Reacting to the IAEA report on the situation of the nuclear power plant, the Russian president stressed that the bombardments could only come from the Ukrainian side, unless he believed that the Russian soldiers would open fire on their comrades.
“It’s total delirium”: Vladimir Putin did not mince his words on September 7 when commenting, on the occasion of the Eastern Economic Forum held in Vladivostok, on the hypothesis according to which the Russian troops could be responsible for the shootings having endangered the integrity of the Zaporozhye nuclear power plant. An absurd idea, according to the leader, insofar as they already control these installations.
A delegation of experts from the International Atomic Energy Agency (IAEA) went there and on September 6 issued a report evoking an “untenable” situation, while calling for an immediate halt to the bombardments “on the site and surrounding area. The authors of the report, however, did not explicitly comment on who was responsible for these shootings, of which kyiv and Moscow have been accusing each other for weeks.
So does this mean that we are pulling on ourselves?
The Russian head of state stressed that he trusted the work of the IAEA, “a very serious international organization”, describing its director, Rafael Grossi, as “very professional”. However, he considered that the Agency’s teams find themselves “under pressure from the countries where they work, in particular from the United States, from European countries”, which would have prevented them from “explicitly saying that the bombings are carried out from Ukrainian territory”.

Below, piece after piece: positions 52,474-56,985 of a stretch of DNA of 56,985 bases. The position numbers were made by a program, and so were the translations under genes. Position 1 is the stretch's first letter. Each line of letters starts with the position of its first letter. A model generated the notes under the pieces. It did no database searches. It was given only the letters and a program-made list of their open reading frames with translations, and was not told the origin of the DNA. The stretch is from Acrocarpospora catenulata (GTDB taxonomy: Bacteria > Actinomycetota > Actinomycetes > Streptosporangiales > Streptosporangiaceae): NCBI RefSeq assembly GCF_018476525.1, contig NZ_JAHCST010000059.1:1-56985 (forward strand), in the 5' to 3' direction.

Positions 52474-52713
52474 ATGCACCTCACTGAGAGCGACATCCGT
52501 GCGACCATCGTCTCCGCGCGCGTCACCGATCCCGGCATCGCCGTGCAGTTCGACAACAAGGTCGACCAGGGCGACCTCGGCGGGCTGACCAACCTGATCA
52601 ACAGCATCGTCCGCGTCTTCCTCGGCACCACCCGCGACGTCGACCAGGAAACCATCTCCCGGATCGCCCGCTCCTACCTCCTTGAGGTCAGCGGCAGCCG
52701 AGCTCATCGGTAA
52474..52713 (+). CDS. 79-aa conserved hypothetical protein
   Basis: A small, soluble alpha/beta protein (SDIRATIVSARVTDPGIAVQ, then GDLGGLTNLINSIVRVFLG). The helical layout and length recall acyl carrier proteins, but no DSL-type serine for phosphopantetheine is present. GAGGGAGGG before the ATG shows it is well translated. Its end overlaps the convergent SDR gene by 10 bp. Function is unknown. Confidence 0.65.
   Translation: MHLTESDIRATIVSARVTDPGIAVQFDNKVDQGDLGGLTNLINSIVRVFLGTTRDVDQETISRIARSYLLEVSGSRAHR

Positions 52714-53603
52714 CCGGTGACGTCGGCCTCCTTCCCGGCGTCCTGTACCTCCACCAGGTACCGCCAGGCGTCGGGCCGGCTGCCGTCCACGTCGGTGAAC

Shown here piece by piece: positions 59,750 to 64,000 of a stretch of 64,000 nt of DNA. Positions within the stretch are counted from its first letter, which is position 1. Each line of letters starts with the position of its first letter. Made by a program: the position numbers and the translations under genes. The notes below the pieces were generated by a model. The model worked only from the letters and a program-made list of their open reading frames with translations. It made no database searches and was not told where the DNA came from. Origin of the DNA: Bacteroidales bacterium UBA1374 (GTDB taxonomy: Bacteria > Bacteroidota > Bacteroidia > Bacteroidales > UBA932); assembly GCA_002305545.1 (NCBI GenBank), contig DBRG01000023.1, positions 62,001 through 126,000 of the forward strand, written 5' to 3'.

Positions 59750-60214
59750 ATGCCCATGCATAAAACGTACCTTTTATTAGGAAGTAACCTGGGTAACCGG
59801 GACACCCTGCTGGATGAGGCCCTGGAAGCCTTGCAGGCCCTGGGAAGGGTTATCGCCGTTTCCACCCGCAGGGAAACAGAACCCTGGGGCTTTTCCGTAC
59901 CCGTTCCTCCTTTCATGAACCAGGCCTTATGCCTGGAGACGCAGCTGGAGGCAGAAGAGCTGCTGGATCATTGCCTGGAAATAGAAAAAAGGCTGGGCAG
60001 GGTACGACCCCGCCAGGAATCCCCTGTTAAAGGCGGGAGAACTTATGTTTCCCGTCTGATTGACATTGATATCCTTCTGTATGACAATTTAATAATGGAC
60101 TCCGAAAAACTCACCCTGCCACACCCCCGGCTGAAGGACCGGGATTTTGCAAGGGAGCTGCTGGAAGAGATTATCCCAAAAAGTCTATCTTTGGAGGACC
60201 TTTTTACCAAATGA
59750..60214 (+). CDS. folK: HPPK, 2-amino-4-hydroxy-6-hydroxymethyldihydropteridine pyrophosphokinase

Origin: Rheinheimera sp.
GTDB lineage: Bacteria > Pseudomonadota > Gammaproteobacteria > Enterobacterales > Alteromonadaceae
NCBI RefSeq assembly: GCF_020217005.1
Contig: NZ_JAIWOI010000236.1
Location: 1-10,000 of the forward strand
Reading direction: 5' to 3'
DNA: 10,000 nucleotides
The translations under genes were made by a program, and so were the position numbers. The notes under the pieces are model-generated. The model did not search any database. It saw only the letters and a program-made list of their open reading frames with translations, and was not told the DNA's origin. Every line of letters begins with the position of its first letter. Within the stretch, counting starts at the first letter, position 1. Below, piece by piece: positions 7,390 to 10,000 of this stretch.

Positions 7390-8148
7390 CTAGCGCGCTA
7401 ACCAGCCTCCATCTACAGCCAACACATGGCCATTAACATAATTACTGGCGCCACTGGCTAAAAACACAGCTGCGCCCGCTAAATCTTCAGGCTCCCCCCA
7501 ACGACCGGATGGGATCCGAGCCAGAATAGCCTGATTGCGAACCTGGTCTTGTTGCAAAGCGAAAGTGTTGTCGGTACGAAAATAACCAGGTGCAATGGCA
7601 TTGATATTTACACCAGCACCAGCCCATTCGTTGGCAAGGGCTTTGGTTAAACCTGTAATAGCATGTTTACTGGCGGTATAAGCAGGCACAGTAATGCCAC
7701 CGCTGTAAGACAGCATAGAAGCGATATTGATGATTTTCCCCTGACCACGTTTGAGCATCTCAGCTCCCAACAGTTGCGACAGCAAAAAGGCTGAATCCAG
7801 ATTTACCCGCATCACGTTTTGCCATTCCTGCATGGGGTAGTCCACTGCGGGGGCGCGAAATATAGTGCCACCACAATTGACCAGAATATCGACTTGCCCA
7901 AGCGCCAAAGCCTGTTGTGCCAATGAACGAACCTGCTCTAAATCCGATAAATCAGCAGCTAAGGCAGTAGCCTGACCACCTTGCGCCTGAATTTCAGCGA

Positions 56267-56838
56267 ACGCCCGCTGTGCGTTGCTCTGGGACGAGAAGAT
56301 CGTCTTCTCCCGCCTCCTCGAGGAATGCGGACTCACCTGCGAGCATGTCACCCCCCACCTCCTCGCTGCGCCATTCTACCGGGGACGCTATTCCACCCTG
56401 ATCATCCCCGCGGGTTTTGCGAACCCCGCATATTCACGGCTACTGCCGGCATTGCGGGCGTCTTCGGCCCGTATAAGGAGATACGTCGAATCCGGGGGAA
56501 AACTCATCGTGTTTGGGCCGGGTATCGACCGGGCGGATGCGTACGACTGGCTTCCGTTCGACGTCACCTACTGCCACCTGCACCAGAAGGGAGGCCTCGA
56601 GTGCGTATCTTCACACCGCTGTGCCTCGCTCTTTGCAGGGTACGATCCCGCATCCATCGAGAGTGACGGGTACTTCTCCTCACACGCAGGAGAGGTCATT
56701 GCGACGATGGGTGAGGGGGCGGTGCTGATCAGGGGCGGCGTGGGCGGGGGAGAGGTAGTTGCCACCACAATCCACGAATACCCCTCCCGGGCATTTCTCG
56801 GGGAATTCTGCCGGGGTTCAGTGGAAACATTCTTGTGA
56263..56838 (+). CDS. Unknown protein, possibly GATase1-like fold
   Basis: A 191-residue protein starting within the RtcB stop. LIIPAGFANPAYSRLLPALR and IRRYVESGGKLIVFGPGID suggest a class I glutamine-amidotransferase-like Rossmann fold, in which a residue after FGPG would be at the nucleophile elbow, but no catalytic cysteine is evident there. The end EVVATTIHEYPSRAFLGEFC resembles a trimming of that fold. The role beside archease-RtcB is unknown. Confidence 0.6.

“We control the station, there are our soldiers there,” recalled Vladimir Putin, who swept aside the thesis of Moscow’s responsibility in the strikes that hit the area. “Does that mean that we are shooting at ourselves?” he wondered, seeing in this reasoning a “total delirium”. According to him, some Western interlocutors would also have recognized that such an explanation “contradicts common sense”.
The Russian president also wanted to rectify another important point in the report, which mentions the presence of Russian military equipment inside the plant, which Ukrainian leader Volodymyr Zelensky welcomed. According to Vladimir Putin, the IAEA’s request to remove this equipment makes little sense since “there is no military equipment on the territory of the plant”, he said, emphasizing that “IAEA staff should have seen this”. There would thus be on the spot only members of the Russian National Guard (Rosgvardia), who “secure the perimeter and the interior of the power station”.
These remarks by the Russian head of state follow a series of criticisms addressed by both Foreign Minister Sergei Lavrov and the Russian ambassador to the UN, Vassili Nebenzia, who asked for “clarifications” on several points of the report. The latter maintained, on September 6, that the “only threat” against the site came from “bombardments and sabotage by the Ukrainian armed forces” and confirmed the absence of artillery on the site, specifying that the military equipment was limited to “trucks used to transport him from the guards”.
On September 2, Ukraine admitted to being behind a strike on a Russian base in Energodar, the city where the plant is located, and affirmed that the Russian forces had evacuated “all their military equipment from the site of the plant” before the arrival of the IAEA mission, some of whose members remained on the spot.
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